With the coronavirus forcing almost everyone into social-distancing mode to flatten the curve, the local school districts have stepped it up to ensure all students have the ability to learn online while at home. 


Barbers Hill ISD

Barbers Hill ISD held an emergency meeting Thursday morning to approve the purchase of laptops for instructors and more Chromebooks for students. 

Director of Technology Kristen Davis said 1,300 Chromebooks had been already handed out to Barbers Hill ISD students. The district has an enrollment of 5,379, according to its website. 

To place more laptops and Chromebooks into the hands of both instructors and students, the Barbers Hill voted to approve the purchase of 500 laptops for $498,100 and 1,300 more Chromebooks for $492,844, making the total cost almost a million dollars.  

Dr. Greg Poole, the district’s superintendent, said his district is ahead of the curve when it comes to establishing an online-learning format for students.  

“Some districts are still implementing the passing out of materials,” Poole said. “I think some neighboring districts still have not passed out materials for (online-learning). But, we are not in a sink or swim mentality. We are able to move forward and look at the bigger picture.”

With the purchase of the laptops and Chromebooks, the district might be eligible for reimbursements from FEMA. 

“But, they are meticulous for detail,” he said. 

Poole said during a phone conference with other school district superintendents, he discovered Texas Education Agency Commissioner Mike Morath allegedly still has FEMA funds from Hurricane Harvey he could still hand out. 

“He knows people that have needs, but they haven’t taken care of their paperwork, and he still has the money,” Poole said.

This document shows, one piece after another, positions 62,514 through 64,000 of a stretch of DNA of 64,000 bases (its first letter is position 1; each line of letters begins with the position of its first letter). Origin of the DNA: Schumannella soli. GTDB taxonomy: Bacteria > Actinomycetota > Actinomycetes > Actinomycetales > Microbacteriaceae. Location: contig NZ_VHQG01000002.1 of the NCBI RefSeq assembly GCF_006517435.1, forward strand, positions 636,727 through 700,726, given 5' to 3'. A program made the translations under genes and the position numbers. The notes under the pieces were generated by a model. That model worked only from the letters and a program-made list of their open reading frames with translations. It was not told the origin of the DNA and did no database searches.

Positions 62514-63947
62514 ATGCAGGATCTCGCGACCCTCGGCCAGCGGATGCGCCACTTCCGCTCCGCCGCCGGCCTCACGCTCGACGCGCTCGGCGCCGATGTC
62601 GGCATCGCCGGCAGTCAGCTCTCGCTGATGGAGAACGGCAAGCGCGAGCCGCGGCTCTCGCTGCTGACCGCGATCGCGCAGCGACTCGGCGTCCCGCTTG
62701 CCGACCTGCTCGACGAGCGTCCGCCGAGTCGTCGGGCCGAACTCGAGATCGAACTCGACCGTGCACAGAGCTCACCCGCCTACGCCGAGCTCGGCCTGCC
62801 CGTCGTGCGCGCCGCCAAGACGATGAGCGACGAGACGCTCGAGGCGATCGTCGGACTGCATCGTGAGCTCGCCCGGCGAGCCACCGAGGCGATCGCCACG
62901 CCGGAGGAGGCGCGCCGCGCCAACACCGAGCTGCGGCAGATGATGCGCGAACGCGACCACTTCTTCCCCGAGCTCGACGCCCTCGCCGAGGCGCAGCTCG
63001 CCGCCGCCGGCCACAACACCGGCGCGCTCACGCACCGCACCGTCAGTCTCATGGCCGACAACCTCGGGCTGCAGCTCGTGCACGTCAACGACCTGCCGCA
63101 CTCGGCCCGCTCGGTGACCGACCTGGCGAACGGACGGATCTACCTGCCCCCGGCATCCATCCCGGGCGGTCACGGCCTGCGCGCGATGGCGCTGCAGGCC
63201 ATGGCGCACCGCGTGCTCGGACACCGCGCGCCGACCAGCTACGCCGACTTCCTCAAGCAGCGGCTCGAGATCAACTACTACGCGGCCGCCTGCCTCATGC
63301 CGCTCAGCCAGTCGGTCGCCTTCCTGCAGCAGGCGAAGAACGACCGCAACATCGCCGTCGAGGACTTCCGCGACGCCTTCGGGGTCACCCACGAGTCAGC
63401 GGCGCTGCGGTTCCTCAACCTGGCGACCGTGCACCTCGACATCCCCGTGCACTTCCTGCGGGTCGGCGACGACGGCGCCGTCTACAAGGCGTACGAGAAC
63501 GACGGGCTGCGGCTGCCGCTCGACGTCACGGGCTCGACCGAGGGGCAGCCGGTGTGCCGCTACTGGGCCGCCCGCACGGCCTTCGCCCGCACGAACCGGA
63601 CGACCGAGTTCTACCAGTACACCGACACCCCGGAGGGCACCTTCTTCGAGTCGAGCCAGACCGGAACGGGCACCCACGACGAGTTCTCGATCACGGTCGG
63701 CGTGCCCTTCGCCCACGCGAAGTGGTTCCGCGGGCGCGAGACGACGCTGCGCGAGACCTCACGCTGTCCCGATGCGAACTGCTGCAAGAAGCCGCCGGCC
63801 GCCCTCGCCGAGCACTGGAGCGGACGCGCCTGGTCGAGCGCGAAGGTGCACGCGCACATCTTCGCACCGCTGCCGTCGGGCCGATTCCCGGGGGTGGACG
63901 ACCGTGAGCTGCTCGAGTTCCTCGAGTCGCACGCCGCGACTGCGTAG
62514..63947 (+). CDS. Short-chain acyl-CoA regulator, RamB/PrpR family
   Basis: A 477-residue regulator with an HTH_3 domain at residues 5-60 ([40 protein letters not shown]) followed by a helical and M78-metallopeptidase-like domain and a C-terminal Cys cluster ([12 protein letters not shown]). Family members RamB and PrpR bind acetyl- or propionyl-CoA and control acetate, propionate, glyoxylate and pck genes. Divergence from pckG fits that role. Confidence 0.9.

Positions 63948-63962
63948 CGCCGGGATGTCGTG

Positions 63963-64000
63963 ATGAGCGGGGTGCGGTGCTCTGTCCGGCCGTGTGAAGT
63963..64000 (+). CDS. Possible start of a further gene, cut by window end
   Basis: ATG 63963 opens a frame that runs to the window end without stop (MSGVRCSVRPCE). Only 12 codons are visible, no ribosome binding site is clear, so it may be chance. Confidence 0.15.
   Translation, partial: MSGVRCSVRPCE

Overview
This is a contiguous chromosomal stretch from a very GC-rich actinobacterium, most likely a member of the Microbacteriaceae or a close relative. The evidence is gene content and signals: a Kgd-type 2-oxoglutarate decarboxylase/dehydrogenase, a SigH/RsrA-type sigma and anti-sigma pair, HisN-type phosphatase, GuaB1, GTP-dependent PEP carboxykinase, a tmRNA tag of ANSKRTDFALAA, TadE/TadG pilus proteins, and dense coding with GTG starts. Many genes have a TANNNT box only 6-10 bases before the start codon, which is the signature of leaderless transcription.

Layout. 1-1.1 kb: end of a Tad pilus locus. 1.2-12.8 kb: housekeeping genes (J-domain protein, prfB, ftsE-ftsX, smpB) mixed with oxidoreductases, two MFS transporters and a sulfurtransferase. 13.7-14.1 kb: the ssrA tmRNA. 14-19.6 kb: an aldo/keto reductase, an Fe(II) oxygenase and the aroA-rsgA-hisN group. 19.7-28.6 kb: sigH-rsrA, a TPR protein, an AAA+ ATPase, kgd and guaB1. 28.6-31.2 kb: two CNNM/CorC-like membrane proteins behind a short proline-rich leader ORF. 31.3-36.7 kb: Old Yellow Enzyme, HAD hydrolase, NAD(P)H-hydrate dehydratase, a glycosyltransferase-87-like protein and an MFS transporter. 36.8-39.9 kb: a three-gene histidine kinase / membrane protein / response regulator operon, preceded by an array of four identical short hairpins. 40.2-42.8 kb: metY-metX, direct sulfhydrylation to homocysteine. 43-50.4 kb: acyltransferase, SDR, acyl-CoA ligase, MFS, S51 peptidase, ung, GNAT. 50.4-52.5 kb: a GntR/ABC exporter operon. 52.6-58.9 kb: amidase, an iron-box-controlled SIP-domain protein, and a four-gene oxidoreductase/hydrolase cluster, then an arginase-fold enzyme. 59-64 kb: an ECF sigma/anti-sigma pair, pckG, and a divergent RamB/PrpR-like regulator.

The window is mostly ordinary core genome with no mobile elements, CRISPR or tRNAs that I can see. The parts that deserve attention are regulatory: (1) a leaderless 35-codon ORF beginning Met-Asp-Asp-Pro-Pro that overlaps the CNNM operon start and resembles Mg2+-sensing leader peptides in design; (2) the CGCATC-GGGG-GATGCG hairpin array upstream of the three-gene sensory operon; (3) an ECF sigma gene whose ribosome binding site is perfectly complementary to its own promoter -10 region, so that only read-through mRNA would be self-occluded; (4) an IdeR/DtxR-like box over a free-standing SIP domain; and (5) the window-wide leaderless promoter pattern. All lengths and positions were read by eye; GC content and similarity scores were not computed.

Poole emphasized regardless of how the purchase is reimbursed, the important thing is to continue to educate students during the COVID-19 crisis. 

“This is about the quality of education for our kids,” Poole said. “The primary purpose of this meeting is not about getting a reimbursement. It is about being wise financially. This is about our kids. We want to take care of our kids in a way that also takes care of our taxpayers.”

Davis said the laptops are largely for the teachers, but the ones they have now are mostly insufficient and not up to date. 

“Mainly, it is the cameras that are not working anymore,” Davis said. 

Poole said this means instead of an actual instruction occurring, the session between the student and teacher becomes a conference call. 


Goose Creek CISD 

At Goose Creek CISD, a total of 1,784 devices have been checked out in the last two days, according to Susan Passmore, district spokeswoman. 

There were long lines at Alamo Elementary Wednesday with parents and guardians receiving iPads the district had to check out to students. The district had an enrollment of 23,765 for the 2018-2019 school year.  

Passmore said the feedback from parents and students has been positive. 

“But we know this is challenging for even seasoned teachers,” Passmore said. “So many teachers are not only serving as an online instructor for their students, but also as a teacher for their own children. Our technology, as well as our curriculum and instruction departments, have provided training for staff and offer support.”

Passmore said teachers have office hours for the students and their families, and tech support is available. 

“The technology devices have been distributed, and packets of assignments are being assembled for students who have not been able to access online instruction,” she said. 

Overall, Passmore said the online-learning methods are working well at Goose Creek. 

“It’s amazing to see how our Goose Creek CISD staff has remained positive and worked together to ensure the health and safety of our students as well as the continuation of learning while they are not in school,” Passmore said. “It’s evident from the photos and videos posted online, the car parades, and numerous other activities that our students and staff miss each other and are ready to return to school.”

Harris County Judge Lina Hidalgo’s order to stay-at-home affects Goose Creek CISD, Passmore said. She added the district’s board took action to align with other districts in Region 4 and will remain closed until April 10.

At this time, Passmore said there had been no discussion about extending the school closure date. 









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